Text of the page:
Friday, August 26, 2011

Ambulance District hammers out contract

Inter-facility transfers on the table

Express Staff Writer

A new contract between the Blaine County Ambulance District and fire departments will define the level of service that departments are required to provide while addressing ongoing staffing problems.

"Our priority is to get someone who calls 911 and is sick or injured to medical care as soon as possible," Ambulance District Commissioner Tom Bowman said during a district meeting Tuesday at the old Blaine County Courthouse in Hailey.

Hammering out the terms of a contract is not as simple as it might appear. The contract requires the Ketchum Fire Department and Wood River Fire & Rescue to maintain their "current level of service," but never defines that level.

Bowman provided a list of what he believed the service entailed, including immediate response to emergency calls, vehicle extraction and water rescue.

One sticky wicket in the discussion was a provision that would require both Ketchum and Wood River to provide a backup crew when the first ambulance is out on a call.

Ketchum Fire Department Chief Mike Elle said he cannot guarantee backup staff, and Wood River Fire & Rescue Chief Bart Lassman agreed.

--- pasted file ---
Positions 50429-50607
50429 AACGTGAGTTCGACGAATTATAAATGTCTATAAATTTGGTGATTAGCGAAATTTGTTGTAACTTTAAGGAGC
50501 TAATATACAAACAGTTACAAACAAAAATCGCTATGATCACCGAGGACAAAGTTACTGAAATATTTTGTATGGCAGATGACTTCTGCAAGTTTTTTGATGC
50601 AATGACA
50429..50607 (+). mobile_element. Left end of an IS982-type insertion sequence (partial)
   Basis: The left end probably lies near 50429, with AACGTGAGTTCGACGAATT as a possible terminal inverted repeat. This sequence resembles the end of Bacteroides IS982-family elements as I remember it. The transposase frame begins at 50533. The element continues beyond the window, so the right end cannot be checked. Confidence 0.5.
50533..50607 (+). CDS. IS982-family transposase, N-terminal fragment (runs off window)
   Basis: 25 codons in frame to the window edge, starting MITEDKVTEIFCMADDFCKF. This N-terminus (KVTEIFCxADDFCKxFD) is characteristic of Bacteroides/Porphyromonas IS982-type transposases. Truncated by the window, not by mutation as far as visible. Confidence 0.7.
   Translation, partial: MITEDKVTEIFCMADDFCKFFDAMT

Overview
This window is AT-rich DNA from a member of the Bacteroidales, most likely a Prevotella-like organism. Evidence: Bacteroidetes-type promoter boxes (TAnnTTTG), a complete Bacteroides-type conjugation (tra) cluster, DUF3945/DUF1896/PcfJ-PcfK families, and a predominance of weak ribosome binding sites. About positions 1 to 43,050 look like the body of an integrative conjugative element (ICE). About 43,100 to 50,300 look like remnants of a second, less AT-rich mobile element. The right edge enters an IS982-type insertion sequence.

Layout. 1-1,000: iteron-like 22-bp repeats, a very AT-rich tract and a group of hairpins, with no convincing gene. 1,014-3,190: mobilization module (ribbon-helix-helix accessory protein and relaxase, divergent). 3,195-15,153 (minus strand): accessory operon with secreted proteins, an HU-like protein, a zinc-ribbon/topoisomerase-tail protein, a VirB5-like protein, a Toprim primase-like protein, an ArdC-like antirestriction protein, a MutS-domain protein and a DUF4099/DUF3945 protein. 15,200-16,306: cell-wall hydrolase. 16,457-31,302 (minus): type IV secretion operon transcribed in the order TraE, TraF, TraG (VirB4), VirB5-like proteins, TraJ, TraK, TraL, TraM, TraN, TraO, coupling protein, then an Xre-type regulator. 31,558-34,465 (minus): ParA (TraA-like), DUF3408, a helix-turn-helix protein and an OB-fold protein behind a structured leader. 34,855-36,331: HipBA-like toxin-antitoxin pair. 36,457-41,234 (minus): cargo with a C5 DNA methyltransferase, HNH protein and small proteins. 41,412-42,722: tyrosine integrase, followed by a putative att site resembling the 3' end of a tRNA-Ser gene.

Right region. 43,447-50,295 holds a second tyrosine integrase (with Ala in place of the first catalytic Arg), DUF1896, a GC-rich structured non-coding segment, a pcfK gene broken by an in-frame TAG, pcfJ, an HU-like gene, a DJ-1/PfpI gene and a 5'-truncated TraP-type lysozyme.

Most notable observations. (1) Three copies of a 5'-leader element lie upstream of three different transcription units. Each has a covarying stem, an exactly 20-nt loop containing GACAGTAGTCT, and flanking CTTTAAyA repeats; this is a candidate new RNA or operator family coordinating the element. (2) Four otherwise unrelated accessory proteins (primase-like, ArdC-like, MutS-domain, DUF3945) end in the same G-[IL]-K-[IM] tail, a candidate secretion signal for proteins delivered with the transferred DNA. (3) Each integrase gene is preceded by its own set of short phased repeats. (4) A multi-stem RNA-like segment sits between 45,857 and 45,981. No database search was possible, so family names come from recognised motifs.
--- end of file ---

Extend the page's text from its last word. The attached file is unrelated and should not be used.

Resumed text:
Each fire department is required to keep one paramedic and one emergency medical technician on duty at all times. Elle said the number of simultaneous calls has increased and the level of volunteer staff has decreased.


Staffing woes have been exacerbated by interfacility transfers, when St. Luke's Wood River Medical Center requests an ambulance to move patients to another hospital.

Elle said his department provides the service, though it's not required and could reduce the safety of valley residents.

"Sending a duty person on a transfer deletes to service we provide for our own taxpayers," he said.

The hospital requested 173 transfers last year, about 2.4 percent of its patients.

Suggested solutions have included asking St. Luke's to pay the departments for these transfers so the fire departments can pay volunteers to be on standby. Elle said this method wouldn't solve staffing issues.

"It doesn't matter if we throw a $300 bone to an off-duty volunteer paramedic, they may have other commitments," Elle said.

A call to St. Luke's to determine whether it would be willing to accept a bill-for-service model was not returned as of press time Thursday.

Lassman and Elle agreed to present a rough draft of an amended contract to the commissioners by Tuesday, Sept. 13.

Katherine Wutz:

 Local Weather 
Search archives:

Copyright © 2020 Express Publishing Inc.   Terms of Use   Privacy Policy
All Rights reserved. Reproduction in whole or in part in any form or medium without express written permission of Express Publishing Inc. is prohibited. 

The Idaho Mountain Express is distributed free to residents and guests throughout the Sun Valley, Idaho resort area community. Subscribers to the Idaho Mountain Express will read these stories and others in this week's issue.